The Democratic Alliance (DA) will submit urgent parliamentary questions to the Minister of Social Development, Lindiwe Zulu, to ascertain how her department and the South African Social Security Agency (SASSA) have spent the billions of rands in funding that have been redirected towards social relief.
DA Shadow Minister of Social Development Bridget Masango said in a statement on Thursday that it has been two months since the President’s announcement and the nation is still in the dark on how these monies have been disbursed.
President Cyril Ramaphosa announced on 21 April 2020, that the government “will direct R50 billion towards relieving the plight of those who are most desperately affected by the [Coronavirus]”.
This money will be directed to topping up social grants from May to October as well as the introduction of the special COVID-19 Social Relief of Distress grant of R350 for the same period.
DA needs an urgent response from Zulu regarding the following questions:
- How much of the R50 billion has been directed towards the DSD and its entities, including SASSA;
- A full breakdown of how much has been spent on the top-up social grants and the special R350 grant;
- How many South Africans have received a special R350 grant; and
- What portion of the funds were allocated for food relief and other miscellaneous expenditures, including a breakdown of spending?
Masango said the DA is not convinced that these funds have reached their intended recipients as promised, particularly as it relates to SASSA’s bungling of the special R350 grant.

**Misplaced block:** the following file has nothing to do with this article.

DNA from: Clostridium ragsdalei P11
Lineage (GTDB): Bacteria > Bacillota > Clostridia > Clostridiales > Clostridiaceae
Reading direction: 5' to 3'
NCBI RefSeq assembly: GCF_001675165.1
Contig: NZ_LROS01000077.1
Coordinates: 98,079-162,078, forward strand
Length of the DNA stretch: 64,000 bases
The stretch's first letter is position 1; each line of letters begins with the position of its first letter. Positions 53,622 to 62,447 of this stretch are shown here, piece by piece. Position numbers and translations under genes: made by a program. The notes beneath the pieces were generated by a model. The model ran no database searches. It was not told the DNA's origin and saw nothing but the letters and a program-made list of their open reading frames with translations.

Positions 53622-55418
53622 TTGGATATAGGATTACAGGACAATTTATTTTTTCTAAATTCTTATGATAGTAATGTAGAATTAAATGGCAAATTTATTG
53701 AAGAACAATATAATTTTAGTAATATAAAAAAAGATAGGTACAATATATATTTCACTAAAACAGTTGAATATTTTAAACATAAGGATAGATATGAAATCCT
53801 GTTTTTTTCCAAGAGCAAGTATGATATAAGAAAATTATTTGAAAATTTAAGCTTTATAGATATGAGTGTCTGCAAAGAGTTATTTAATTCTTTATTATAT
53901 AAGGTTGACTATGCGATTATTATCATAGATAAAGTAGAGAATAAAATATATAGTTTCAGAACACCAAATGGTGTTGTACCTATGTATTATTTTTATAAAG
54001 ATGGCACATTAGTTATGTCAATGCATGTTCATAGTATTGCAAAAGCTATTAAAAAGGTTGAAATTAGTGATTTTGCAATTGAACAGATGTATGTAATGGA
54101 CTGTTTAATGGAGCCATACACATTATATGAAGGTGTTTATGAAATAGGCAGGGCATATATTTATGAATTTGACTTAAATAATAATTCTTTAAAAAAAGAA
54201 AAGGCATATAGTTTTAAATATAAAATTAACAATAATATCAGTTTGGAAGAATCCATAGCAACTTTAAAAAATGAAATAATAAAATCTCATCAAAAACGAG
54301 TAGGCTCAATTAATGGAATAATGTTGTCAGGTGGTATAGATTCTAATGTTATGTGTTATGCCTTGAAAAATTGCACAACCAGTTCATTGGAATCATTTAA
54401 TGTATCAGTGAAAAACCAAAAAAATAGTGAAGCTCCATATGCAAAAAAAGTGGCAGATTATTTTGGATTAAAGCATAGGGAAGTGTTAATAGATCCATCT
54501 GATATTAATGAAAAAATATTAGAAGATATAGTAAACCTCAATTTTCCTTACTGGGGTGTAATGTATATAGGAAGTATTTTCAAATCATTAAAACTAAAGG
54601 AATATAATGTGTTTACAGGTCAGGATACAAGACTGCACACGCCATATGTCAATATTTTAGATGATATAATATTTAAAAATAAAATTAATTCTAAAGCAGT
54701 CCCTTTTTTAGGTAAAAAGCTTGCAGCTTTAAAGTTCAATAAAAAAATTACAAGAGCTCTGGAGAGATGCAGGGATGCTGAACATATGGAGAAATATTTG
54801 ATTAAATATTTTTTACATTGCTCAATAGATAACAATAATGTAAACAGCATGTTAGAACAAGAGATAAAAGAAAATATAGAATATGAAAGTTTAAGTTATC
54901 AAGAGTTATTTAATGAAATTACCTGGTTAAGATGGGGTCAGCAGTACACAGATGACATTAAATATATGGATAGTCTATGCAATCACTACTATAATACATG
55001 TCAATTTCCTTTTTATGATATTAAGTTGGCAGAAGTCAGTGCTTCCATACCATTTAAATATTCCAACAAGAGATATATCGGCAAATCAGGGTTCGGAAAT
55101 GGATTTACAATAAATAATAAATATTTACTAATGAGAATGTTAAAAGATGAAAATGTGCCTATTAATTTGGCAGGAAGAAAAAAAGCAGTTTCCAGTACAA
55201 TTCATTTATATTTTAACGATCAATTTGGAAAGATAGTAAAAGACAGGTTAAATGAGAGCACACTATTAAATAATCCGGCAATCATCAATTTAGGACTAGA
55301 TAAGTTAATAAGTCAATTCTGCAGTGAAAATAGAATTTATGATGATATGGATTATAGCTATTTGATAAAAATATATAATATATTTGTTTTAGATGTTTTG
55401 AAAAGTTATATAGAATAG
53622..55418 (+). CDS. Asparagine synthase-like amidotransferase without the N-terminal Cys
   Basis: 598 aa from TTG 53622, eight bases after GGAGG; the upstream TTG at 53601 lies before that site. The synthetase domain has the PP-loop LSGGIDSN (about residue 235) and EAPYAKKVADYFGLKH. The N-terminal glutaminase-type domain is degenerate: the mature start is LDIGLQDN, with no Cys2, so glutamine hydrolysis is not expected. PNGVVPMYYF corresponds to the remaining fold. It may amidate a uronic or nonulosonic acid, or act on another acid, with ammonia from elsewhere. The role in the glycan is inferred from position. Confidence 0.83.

The DA has received an overwhelming number of queries and complaints from desperate South Africans pleading for assistance because their applications for the special R350 grant had been seemingly wrongfully declined on basis that they are receiving other incomes.
“We have reached out to SASSA to request how these disputes will be handled and their response was that they will soon launch an online appeals platform. This is outrageous given the fact that many of those who will lodge appeals may not have access to the internet,” said Masango.
“We also question who will be manning this appeals platform given the fact that SASSA is currently operating on one third of its workforce.
“Another challenge that is brewing in the background is that those who have already received their grant this month will be verified each month before receiving their next grant,” Masango explains.
“It took SASSA almost two months to get its systems in place and to verify its current recipients – many whom are still waiting to receive their grants and others who have apparently been wrongfully declined.
“Our concern is that the majority of those who desperately need this R350 to survive will have to wait even longer for their grants.”